Everywhere is Taksim': the politics of public space from nation-building to neoliberal islamism and beyond
Journal of Urban History
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Please cite this item using this persistent URLhttp://hdl.handle.net/11693/12493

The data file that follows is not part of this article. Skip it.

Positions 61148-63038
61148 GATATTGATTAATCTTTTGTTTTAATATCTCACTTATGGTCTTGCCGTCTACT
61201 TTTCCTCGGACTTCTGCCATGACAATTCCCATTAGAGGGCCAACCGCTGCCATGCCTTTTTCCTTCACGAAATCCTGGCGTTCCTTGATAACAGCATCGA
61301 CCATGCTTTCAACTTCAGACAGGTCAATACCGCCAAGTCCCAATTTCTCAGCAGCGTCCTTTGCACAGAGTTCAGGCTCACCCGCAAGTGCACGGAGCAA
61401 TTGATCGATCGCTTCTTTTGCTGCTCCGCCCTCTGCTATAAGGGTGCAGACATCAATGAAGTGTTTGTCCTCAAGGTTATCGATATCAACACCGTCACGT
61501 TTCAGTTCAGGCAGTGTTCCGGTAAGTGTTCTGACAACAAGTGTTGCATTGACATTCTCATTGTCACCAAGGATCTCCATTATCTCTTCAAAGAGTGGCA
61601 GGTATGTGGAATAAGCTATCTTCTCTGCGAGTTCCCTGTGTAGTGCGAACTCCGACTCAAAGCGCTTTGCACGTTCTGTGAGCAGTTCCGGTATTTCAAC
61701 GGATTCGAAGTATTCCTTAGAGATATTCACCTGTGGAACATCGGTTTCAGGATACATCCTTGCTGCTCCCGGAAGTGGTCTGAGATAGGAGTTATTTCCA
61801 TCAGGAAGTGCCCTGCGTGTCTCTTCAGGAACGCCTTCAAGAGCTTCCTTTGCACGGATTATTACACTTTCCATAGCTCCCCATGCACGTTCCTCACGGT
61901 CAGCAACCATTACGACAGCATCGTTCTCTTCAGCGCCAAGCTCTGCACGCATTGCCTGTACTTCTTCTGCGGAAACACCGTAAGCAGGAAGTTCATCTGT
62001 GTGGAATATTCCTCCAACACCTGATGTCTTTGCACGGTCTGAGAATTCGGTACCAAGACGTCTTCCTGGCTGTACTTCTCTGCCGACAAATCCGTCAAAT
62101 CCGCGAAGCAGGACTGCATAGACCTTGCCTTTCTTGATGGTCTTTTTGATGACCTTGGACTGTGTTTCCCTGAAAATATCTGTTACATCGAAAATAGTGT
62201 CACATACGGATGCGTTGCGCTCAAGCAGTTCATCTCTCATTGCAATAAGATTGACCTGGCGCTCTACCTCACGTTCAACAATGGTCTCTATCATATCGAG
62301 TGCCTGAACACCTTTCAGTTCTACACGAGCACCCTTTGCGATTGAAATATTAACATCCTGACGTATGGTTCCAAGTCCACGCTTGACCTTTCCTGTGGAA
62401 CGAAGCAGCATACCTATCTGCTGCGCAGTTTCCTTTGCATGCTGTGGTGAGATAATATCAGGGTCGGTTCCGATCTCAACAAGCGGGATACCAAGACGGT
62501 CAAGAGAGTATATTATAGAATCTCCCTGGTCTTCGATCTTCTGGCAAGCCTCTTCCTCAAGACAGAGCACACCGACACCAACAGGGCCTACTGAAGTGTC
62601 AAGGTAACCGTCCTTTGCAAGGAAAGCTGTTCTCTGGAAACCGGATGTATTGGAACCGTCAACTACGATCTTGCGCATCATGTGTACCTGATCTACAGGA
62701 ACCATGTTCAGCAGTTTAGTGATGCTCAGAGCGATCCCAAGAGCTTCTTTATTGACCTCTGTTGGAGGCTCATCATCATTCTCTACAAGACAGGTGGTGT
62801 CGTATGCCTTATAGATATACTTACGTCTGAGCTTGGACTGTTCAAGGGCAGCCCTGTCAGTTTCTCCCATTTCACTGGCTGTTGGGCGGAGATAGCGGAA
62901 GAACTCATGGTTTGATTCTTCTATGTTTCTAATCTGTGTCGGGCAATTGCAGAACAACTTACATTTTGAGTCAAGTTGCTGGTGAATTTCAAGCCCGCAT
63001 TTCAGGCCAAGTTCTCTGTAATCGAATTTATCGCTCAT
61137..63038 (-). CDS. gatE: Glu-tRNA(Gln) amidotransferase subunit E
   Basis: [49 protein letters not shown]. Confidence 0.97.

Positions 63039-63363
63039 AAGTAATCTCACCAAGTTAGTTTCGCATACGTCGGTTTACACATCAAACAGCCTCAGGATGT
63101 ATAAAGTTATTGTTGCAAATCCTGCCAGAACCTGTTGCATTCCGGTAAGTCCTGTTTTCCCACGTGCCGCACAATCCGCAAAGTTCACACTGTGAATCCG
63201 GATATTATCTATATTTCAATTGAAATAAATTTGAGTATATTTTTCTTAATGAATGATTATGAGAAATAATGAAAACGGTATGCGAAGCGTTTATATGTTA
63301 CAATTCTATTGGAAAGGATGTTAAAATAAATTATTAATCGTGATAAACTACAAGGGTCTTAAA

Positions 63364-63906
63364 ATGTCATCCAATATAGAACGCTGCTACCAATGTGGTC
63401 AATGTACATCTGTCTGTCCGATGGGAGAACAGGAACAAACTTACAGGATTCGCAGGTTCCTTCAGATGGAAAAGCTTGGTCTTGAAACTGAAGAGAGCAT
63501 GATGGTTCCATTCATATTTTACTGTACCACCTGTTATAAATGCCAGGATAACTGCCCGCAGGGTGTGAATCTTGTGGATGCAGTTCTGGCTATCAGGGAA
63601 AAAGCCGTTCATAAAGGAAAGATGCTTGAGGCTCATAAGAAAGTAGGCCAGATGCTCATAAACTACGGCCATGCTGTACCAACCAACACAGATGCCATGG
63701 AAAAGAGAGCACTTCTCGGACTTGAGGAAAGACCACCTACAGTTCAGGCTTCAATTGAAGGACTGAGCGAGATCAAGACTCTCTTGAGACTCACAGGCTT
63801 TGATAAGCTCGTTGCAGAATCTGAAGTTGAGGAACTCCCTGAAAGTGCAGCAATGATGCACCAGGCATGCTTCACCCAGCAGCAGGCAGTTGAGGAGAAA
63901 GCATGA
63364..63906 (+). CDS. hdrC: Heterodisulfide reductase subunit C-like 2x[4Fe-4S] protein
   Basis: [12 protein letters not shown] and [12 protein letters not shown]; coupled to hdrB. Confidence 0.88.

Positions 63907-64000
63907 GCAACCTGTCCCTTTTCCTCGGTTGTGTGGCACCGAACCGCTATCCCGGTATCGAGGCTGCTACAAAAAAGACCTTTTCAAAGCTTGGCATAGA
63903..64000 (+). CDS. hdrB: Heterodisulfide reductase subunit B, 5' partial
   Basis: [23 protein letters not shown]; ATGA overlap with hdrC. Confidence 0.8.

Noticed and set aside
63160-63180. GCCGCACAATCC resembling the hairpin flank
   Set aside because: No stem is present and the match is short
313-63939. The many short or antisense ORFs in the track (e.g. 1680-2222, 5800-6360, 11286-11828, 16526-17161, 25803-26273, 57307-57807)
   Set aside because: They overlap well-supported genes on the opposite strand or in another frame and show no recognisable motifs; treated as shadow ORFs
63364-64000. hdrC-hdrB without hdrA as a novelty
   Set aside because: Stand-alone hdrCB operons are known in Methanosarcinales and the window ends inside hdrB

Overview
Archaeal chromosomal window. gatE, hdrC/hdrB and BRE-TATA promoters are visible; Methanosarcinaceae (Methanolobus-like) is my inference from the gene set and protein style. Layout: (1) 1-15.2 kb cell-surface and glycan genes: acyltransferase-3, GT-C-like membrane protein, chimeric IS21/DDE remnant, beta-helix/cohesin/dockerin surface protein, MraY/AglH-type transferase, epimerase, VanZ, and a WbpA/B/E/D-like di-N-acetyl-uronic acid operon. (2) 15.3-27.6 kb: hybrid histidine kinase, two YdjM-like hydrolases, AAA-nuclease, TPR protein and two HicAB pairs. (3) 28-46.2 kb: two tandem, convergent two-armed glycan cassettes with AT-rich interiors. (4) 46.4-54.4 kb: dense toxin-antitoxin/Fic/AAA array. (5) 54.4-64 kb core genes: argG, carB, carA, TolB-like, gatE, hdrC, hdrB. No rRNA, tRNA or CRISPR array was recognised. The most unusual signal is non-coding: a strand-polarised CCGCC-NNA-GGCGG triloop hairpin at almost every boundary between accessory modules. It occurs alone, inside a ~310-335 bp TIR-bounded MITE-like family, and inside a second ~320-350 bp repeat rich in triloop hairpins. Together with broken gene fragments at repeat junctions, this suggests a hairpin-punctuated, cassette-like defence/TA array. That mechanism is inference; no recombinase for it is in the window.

This article discusses the politics of public space through the particular example of Taksim Square in Istanbul. Tracing Taksim’s history since the early twentieth century, the article analyzes the instrumentalization of public space in nation-building, the socialization of politics within the context of postwar rapid urbanization, and the (re)politicization of public space under neoliberal Islamism. Finally it arrives at an assessment of the nation-wide antigovernment protests that centered on Taksim Square in May–June 2013. Throughout this historical examination, the politics of public space is discussed with reference to the work of Henri Lefebvre, in order to scrutinize the spatial aspects of the relation between state and society. Accordingly, the rise of democratic public space is defined as a result of the mutual interaction between two bottom-up impetuses; the immanent politics of the social (the political character of everyday life) and the socialization of the political (civil political action).